KUALA LUMPUR: The International Air Transport Association (IATA) has described the month of March as disastrous for the aviation industry as demand, which is measured in total revenue passenger kilometres (RPKs), dived 52.9% compared to the year-ago period.
This was the largest decline in recent history, reflecting the impact of government actions to slow the spread of Covid-19, said IATA, which represents 290 airlines, comprising 82% of global air traffic.
In seasonally adjusted terms, global passenger volumes returned to levels last seen in 2006.
March capacity for available seat kilometres (ASKs) fell by 36.2% and load factor plummeted 21.4 percentage points to 60.6%, it said in a statement here today.
“March was a disastrous month for aviation. Airlines progressively felt the growing impact of the Covid-19-related border closings and restrictions on mobility, including in domestic markets.
“Demand was at the same level it was in 2006 but we have the fleets and employees for double that.
“Worse, we know that the situation deteriorated even more in April and most signs point to a slow recovery,” IATA director-general and CEO Alexandre de Juniac said.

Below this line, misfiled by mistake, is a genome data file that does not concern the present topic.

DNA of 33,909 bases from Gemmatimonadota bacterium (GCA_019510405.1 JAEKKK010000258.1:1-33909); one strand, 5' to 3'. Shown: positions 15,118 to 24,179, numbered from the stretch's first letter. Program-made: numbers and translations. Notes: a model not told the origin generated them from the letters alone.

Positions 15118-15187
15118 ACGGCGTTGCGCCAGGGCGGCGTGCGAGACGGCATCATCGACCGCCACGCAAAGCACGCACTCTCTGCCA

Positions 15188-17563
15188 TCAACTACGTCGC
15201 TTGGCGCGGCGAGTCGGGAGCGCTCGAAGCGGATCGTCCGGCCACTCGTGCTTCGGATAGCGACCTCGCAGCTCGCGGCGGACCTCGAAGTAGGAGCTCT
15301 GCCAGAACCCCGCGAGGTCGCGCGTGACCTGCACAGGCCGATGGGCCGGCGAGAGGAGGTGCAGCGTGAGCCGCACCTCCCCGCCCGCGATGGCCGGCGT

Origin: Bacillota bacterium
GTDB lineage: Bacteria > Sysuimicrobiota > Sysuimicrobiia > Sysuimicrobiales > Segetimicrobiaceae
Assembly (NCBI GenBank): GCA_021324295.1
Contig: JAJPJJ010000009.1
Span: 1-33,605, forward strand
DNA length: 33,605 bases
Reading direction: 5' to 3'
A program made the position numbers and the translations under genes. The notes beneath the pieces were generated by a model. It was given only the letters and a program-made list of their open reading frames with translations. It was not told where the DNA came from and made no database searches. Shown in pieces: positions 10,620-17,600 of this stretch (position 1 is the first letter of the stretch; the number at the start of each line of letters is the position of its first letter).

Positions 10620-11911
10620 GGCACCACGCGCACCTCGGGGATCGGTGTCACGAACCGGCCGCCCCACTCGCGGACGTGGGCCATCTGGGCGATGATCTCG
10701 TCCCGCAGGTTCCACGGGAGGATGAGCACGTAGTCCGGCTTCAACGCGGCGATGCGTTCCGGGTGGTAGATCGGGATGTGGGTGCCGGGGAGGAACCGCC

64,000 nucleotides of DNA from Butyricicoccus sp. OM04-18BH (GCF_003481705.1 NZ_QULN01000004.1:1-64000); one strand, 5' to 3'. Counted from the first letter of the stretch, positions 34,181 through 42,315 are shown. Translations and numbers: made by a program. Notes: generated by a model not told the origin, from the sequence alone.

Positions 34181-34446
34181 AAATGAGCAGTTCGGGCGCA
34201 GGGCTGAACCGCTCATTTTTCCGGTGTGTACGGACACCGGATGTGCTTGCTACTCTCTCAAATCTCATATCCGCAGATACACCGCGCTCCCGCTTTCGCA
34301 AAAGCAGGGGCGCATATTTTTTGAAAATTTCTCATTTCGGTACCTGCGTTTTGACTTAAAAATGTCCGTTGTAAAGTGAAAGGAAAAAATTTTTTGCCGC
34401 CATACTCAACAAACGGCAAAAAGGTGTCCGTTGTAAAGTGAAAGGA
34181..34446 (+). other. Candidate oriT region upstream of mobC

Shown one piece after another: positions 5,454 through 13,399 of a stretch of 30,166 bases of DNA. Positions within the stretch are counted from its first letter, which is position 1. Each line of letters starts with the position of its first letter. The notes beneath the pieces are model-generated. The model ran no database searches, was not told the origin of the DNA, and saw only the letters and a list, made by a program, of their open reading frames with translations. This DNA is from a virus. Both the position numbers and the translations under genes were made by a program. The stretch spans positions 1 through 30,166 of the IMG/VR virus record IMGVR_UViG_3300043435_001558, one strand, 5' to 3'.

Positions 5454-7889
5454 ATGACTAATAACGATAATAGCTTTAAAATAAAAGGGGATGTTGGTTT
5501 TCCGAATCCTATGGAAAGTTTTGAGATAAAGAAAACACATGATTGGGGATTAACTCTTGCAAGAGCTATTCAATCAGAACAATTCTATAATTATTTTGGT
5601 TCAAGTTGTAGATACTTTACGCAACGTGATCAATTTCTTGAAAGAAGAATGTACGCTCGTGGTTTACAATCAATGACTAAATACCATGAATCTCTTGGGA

March international passenger demand shrank 55.8% compared with March 2019.
That is much worse than the 10.3% year-to-year decline in February. All regions recorded double-digit percentage traffic declines. Capacity tumbled 42.8%, and load factor plunged 18.4 percentage points to 62.5%, said IATA.
“Asia-Pacific airlines led the decliners, as March traffic dropped 65.5% compared to the year-ago period, which was more than double the 30.7% decline in February.
“Capacity fell 51.4% and load factor collapsed 23.4 percentage points to 57.1%,” it said.
Demand for domestic travel shrank 47.8% in March compared to March 2019 with double-digit percentage declines in all markets.
This compared to a 21.3% year-to-year decline in February. Capacity fell 24.5% and load factor plunged 26.0 percentage points to 58.1%.
IATA said Chinese airlines continued to see the steepest declines, with domestic demand down 65.5% in March compared to March 2019. This, however, was an improvement over the 85% year-to-year decline in February as the country began to re-open domestic air travel.
Japan’s airlines recorded a 55.8% year-over-year decline in domestic RPKs, despite not implementing any widespread lockdown.
“The industry is in free fall and we have not hit bottom (yet). But there will come a time — soon, I hope –when authorities will be ready to begin easing restrictions on mobility and opening borders. It is imperative that governments work with the industry now to prepare for that day,” de Juniac said.
He said it is the only way to ensure that the aviation industry has measures in place to keep passengers safe during travel and reassure governments that aviation will not be a vector in the spread of the disease.
“We must also avoid the confusion and complexity that followed 9.11. Global standards that are mutually accepted and operationally practicable will be mission-critical to achieving this. The only way to get there is by working together,” he opined.
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